Working Paper 199

The number of women in parliaments globally has slowly but steadily increased over the years. In Uganda, this number has increased from two women at Uganda’s independence in 1962 to 189 women in the current parliament.

To understand the impact that female parliamentarians have on tax debates, we analyse the contents of 72 tax debates that were held in Uganda’s parliament between 1995 and 2022. We then interview former and current members of parliament, officials from the Uganda Women’s Parliamentary Association and the Equal Opportunities Commission and representatives from civil society organisations. We find that most of the gendered tax debates are on issues relating to value-added tax and excise duty, with both female and male parliamentarians playing important roles in engendering these debates. While the engendering of tax debates can be traced back to the early 2000s, it was not until 2014 that gender became a more frequent component in these debates. In addition to the increase in the number of women in parliament, we find three other factors that facilitate the invoking of gender in tax debates: the introduction of the Certificate of Gender and Equity Compliance in 2014, the efforts of the Uganda Women’s Parliamentary Association and the presence of a female speaker of parliament. However, female parliamentarians are constrained in their ability to invoke gender in tax debates because they have limited tax knowledge and are sometimes constrained by political party positions.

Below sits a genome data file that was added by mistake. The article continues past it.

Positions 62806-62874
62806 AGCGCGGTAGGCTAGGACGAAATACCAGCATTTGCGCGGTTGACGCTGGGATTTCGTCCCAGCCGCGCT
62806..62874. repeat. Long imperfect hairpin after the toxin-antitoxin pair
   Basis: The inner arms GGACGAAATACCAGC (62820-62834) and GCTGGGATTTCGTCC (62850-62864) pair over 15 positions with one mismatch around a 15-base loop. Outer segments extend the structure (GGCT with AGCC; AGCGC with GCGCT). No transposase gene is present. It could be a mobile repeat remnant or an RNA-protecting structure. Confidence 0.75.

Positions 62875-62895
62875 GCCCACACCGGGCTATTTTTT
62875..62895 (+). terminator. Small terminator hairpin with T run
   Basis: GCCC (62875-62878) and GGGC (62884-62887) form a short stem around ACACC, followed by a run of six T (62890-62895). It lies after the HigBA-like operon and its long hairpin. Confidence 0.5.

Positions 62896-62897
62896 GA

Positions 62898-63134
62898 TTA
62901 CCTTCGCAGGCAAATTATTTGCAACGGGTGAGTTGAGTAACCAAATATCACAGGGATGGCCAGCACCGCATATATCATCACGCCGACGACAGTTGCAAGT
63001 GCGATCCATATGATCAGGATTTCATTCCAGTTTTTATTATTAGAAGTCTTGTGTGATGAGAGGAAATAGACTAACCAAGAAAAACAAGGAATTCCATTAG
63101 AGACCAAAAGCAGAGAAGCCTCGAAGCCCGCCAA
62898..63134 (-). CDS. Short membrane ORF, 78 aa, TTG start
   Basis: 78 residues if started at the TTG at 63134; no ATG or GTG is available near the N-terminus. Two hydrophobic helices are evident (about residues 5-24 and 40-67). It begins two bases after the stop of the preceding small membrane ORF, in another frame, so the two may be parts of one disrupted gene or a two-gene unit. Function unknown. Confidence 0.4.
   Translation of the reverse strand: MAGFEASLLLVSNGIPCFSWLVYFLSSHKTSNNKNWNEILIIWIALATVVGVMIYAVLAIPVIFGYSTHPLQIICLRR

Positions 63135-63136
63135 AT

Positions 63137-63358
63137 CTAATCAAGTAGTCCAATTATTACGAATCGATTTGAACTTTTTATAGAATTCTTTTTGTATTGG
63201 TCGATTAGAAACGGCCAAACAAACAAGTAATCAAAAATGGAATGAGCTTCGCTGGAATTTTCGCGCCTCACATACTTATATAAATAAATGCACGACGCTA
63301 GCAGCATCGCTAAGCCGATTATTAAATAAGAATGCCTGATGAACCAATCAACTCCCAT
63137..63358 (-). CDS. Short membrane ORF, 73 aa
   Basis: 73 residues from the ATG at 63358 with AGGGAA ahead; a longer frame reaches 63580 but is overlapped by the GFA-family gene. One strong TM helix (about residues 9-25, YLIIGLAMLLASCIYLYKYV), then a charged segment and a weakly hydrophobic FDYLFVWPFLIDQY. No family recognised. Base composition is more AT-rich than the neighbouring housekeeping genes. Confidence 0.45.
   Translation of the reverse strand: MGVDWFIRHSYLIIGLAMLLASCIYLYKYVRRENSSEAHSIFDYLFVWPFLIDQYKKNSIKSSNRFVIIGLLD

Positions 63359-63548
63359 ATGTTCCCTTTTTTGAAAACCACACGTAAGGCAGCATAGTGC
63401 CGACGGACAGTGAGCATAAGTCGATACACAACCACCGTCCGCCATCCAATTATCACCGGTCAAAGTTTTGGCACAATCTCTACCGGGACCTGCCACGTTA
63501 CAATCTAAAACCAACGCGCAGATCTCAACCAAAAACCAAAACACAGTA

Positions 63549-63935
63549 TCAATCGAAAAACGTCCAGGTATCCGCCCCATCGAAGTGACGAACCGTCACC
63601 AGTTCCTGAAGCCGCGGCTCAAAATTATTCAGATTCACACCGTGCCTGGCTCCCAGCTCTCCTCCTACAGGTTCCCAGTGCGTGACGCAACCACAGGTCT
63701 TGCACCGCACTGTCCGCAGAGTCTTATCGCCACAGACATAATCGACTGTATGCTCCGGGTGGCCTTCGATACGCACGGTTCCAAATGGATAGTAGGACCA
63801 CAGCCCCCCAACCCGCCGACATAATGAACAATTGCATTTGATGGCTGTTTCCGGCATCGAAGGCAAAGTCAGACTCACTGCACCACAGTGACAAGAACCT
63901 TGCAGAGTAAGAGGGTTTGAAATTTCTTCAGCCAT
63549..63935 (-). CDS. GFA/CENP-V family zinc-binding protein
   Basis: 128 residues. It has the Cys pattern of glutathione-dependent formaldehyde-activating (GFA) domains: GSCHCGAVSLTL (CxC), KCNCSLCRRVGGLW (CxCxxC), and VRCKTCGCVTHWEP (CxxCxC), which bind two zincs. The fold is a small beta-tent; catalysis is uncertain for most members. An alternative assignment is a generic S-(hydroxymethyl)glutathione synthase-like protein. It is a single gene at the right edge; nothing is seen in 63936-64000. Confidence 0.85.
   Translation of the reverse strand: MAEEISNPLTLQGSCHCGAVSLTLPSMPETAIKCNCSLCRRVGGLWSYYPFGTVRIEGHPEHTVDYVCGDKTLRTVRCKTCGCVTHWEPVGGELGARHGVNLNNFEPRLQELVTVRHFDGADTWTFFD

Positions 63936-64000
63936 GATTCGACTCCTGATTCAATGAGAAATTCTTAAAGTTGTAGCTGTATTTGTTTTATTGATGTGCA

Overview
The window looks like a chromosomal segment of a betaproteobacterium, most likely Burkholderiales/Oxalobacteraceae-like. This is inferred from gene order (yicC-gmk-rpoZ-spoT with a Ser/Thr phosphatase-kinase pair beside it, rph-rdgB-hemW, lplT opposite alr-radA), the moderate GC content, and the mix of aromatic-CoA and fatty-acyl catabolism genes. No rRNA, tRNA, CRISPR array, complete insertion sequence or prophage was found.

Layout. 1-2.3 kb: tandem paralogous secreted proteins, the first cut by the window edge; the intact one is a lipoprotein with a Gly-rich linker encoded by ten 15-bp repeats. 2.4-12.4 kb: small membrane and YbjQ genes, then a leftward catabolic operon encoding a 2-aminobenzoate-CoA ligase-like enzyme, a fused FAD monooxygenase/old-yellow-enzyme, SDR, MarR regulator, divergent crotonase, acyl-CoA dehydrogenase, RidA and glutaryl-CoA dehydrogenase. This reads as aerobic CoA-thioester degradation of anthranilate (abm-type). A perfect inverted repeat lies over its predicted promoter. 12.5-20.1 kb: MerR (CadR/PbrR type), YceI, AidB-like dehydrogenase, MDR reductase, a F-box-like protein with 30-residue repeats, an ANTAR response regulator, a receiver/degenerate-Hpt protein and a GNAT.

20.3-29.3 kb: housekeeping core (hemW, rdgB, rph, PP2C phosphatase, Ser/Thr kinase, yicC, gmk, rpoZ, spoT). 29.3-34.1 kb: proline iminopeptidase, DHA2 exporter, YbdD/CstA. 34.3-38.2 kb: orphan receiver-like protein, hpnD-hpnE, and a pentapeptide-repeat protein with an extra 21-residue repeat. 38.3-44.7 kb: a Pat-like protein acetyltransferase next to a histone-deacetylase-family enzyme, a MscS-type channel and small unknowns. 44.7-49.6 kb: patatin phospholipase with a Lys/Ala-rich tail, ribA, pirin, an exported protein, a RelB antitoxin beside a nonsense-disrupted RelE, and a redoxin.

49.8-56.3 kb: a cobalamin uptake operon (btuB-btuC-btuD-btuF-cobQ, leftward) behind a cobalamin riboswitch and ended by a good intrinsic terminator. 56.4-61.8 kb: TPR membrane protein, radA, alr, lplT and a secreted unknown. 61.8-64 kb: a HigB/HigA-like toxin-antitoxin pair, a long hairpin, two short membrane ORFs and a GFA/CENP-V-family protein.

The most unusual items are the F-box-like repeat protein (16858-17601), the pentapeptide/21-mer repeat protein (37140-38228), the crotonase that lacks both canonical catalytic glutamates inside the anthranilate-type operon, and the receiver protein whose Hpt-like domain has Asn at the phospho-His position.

Jalia Kangave

Jalia Kangave holds a PhD in Law from the University of British Columbia, and has over decade of experience in the fields of taxation, law, and international development. She previously served as the Principal of the East African School of Taxation in Uganda, worked as a tax consultant for PricewaterhouseCoopers Uganda, and was a Research Fellow at the Institute of Development Studies. Dr Kangave is the lead consultant for the International Centre for Tax and Development’s research programme on gender and taxation.

Solomon Rukundo

Solomon Rukundo is a lawyer and a Taxation manager at Grant Thornton Uganda and a research associate at the Mawazo Tax Policy Research Centre in Kampala. He was previously a Supervisor in the Rulings and Interpretations Unit of the Business Policy Division of the Uganda Revenue Authority, where he worked for seven years.